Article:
A. Use solvents only when absolutely needed and always in a well-ventilated area. Don't overlook questionable purity of the water supply. The use of bottled waters is preferable. Pesticides continue to be a problem. Lead toxicity plagues both children and adults; it is a cumulative poison that accumulates in bone, liver, and other organs.

Lead toxicity can be diminished by avoiding artist's paints, cigarette smoke, insecticides, automobile exhaust, vegetables from outdoor stands, and bone meal pills. Protective factors include vitamins C, D, and B-complex and calcium, magnesium, and zinc.

Q. Aluminum is highly suspect. What are some of the little-known deleterious effects on the immune system?
A. Aluminum is present in cookware, antacids, baking powder, some over-the-counter medicines, and foods baked or cooked in aluminum foil. It is suspected to be a factor in weakening the immune system and to cause anemia, neurological changes, impaired thyroid function, and parathyroid gland impairment.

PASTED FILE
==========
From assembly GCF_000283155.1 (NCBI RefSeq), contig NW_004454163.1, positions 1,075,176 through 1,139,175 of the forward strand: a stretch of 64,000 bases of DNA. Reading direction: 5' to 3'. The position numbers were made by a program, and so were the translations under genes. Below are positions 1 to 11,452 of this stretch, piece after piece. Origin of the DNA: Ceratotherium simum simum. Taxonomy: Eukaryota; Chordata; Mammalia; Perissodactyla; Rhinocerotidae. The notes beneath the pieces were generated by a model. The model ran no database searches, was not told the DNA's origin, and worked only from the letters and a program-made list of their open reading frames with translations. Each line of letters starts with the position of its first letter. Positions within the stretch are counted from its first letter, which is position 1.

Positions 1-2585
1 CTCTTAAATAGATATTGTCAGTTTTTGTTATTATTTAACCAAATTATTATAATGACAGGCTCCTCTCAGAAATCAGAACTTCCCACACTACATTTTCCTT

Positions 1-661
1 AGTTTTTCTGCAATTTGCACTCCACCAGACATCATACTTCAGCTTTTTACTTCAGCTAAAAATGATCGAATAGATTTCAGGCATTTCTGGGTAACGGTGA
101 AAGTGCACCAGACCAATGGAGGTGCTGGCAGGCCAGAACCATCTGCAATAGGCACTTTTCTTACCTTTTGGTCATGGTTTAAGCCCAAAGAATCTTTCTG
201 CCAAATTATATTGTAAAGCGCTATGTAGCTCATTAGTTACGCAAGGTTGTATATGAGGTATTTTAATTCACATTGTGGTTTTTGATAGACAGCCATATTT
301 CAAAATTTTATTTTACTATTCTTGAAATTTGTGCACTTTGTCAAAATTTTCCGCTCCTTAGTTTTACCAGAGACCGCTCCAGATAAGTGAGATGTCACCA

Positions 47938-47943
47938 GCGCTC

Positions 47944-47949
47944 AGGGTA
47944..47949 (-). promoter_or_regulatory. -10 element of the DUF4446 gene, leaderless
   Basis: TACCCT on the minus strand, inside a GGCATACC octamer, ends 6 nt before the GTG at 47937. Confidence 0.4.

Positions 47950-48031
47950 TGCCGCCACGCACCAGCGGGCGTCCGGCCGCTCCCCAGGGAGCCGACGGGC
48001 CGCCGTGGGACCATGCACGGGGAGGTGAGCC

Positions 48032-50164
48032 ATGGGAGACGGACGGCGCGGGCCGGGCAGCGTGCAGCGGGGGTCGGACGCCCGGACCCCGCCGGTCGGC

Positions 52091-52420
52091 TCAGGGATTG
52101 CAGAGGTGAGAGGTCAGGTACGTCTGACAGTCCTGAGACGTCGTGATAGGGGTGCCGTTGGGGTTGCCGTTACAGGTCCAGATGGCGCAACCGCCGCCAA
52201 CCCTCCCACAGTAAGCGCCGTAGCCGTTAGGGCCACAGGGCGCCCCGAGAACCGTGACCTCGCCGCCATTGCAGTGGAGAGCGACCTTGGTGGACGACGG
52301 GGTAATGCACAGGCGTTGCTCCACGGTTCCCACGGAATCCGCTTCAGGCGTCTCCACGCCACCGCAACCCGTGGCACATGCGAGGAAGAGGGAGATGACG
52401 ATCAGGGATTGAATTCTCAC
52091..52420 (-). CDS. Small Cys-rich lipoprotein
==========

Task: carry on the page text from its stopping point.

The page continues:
Q. Is it logical to assume that milk is not a good source of nutrition because cows are extremely vulnerable to radiation?
A. Milk is usually a carrier of radioactive substances. Radioactive substances overwhelm the dairy cow's diet. Nuclear plants cast their waste through cooled reactors into rivers, lakes, and contaminated water fed to cattle.

Q. We know that nuclear reactors have the potential for leakage and consequent emissions. That problem is supposed to be monitored by government agencies and watched by the Atomic Energy Commission. Who supervises nuclear waste?